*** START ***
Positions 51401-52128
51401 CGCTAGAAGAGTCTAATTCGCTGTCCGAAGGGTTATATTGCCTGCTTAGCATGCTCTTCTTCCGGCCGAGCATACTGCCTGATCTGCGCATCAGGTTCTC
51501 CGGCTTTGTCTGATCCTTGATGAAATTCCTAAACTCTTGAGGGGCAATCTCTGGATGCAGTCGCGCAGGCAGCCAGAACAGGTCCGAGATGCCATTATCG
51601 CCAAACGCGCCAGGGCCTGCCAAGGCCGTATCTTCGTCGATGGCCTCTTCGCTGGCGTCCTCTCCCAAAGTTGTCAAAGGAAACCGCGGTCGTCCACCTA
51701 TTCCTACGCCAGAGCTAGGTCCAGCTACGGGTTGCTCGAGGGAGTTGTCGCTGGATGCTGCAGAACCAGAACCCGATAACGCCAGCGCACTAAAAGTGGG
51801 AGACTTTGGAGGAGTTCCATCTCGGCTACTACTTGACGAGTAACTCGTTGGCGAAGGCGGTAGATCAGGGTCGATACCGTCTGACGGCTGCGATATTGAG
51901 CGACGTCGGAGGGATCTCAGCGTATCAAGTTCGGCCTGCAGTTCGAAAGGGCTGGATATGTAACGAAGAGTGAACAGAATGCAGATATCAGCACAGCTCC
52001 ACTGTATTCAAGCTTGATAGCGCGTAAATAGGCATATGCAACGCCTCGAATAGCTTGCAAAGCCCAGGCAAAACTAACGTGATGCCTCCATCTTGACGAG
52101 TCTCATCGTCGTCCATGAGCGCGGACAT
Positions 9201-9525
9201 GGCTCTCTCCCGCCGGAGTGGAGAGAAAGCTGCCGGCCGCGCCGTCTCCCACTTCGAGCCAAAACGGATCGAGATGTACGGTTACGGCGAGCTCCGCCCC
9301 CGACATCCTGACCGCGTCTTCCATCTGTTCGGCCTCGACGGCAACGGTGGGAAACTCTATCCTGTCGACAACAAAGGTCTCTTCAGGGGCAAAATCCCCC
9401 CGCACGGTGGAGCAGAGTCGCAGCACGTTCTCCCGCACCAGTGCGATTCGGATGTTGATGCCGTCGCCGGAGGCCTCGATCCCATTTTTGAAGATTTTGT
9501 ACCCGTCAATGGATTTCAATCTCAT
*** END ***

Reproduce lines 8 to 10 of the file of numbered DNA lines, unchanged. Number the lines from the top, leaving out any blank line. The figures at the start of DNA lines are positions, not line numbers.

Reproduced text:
52001 ACTGTATTCAAGCTTGATAGCGCGTAAATAGGCATATGCAACGCCTCGAATAGCTTGCAAAGCCCAGGCAAAACTAACGTGATGCCTCCATCTTGACGAG
52101 TCTCATCGTCGTCCATGAGCGCGGACAT
Positions 9201-9525